As far as the dark ages go, this wikipedia article basically states what I have learned in school: http://en.wikipedia.org/wiki/
Note the large number of references, and their quality.
Note also that the concept of "dark ages" as "unenlightened, tribal, and barbaric times" is specifically propaganda of the anti-religious "enlightenment". The true irony here is that I would call Rome, toward its end, a far darker place than ever the dark ages were. The difference is simply this: Humility. The most striking thing about the dark ages - which are by some called the "age of faith" - is that there is so little written record of them. On the whole, from what we can tell, people went on farming, shopping, trading, slowly expanding their worlds, sometimes invaded, but rarely in fear, but without kings demanding their deeds be written down, without great popes and empires demanding future and present praise.
It was clearly not a time of silence, though. Look to the cathedrals. Look to Chartres. Made in the midst of that "dark age" it stands as, perhaps, one of the pinnacles of man's creation - and it is a humble thing, as Orson Welles said "without a signature." In fact, it could not be signed, for it was the accretion of time, it was a culture, slowly building up a building, over hundreds of years.
Welles' clip is here, and is well worth watching: http://www.youtube.com/watch?
This is just one example, though perhaps their silence is the best example - that they did not think to raise their monument in stone or word does not necessarily indicate that they were dark, it may indicate that they were humble, and only a thoroughly unenlightened age would think that silence equals barbarity.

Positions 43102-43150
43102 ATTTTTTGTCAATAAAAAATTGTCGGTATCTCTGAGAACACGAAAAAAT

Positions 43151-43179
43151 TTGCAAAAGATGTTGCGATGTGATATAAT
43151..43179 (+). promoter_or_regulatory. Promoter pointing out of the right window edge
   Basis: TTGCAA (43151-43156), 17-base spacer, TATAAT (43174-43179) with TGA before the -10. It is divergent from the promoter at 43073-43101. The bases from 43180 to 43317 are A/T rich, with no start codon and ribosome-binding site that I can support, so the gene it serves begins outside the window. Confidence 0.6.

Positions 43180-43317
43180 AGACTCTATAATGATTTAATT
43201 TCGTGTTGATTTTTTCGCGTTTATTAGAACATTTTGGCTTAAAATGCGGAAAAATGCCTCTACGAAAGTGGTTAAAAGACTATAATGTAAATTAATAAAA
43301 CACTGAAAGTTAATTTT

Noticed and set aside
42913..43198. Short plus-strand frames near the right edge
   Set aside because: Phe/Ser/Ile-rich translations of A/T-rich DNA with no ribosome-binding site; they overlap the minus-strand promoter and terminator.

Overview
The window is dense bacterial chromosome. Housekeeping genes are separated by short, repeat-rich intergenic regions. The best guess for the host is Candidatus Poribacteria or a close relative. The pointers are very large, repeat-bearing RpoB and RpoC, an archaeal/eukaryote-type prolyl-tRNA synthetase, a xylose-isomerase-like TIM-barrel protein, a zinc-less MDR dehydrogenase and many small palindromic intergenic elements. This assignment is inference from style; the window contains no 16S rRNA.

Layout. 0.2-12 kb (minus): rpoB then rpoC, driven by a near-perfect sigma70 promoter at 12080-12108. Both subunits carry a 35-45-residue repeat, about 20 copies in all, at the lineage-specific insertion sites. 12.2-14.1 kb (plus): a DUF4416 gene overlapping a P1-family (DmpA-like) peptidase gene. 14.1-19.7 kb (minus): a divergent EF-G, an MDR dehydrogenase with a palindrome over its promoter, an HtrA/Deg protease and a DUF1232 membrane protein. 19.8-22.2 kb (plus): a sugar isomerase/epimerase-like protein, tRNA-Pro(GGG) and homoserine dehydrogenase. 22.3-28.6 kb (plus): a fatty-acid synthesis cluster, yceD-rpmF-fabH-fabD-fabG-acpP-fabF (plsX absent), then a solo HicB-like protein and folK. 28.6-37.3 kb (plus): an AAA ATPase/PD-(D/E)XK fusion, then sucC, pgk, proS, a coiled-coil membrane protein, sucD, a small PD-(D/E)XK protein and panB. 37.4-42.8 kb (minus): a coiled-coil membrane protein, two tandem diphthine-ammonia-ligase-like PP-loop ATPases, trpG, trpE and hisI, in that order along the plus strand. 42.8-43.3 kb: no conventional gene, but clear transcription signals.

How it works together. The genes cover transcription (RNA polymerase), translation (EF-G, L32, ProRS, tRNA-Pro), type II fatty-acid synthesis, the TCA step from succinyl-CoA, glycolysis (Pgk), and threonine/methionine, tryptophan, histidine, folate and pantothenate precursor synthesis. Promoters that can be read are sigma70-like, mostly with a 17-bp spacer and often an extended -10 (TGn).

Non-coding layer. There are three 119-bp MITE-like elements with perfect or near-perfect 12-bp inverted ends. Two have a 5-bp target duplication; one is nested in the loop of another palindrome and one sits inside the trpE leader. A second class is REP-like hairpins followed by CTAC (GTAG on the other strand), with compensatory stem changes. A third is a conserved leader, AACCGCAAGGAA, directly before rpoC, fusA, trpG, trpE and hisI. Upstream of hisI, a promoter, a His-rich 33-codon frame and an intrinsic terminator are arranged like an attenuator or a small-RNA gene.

Perhaps they did not raise a monument because they knew their debt to the past, and did not want to claim it as their own.
So often we forget, in the midst of our obsession with private enterprise and private worth, that so much of our work, signed, owned, copyrighted, is such an accretion. We all build on the castles and cathedrals of the past. Every western musical artist is a son of Bach. Every western philosopher is a son of Plato - if a wisely rebellious offspring. Our medicines do not arise from the valiant work of a few, experimenting on into the night, proving everything - but from a vast machine, stretching back decades, sometimes centuries, sometimes to men who are dead, always to the acclaimed, the nameless, the fathers, the lovers, the brothers.
We are not alone. I think if any age understood that, it was this strangely silent time.
It had its problems. It had its wars. Its crusades. Its barbarians. As did Rome, and Greece. As we do now. The Enlightenment praised Rome - a place where emperors killed children - where even Harod had the power of life and death over the Children of Bethlehem, and praise it over the Dark Ages, out of which struggle the high medieval period and the renaissance arose - all with their particular problems, perhaps better, perhaps worse, who can say, but each, also, with their joys, and with their lights.
A poem fitting for the subject:
Curiously enough, written by Alexander Pope, of the Enlightenment period.
Happy the man, whose wish and care
A few paternal acres bound,
Content to breathe his native air
In his own ground.
Whose herds with milk, whose fields with bread,
Whose flocks supply him with attire;
Whose trees in summer yield him shade,
In winter fire.
Blest, who can unconcern`dly find
Hours, days, and years, slide soft away
In health of body, peace of mind,
Quiet by day.
Sound sleep by night; study and ease
Together mix`d, sweet recreation,
And innocence, which most does please
Thus let me live, unseen, unknown;
Thus unlamented let me die;
Steal from the world, and not a stone
Tell where I lie.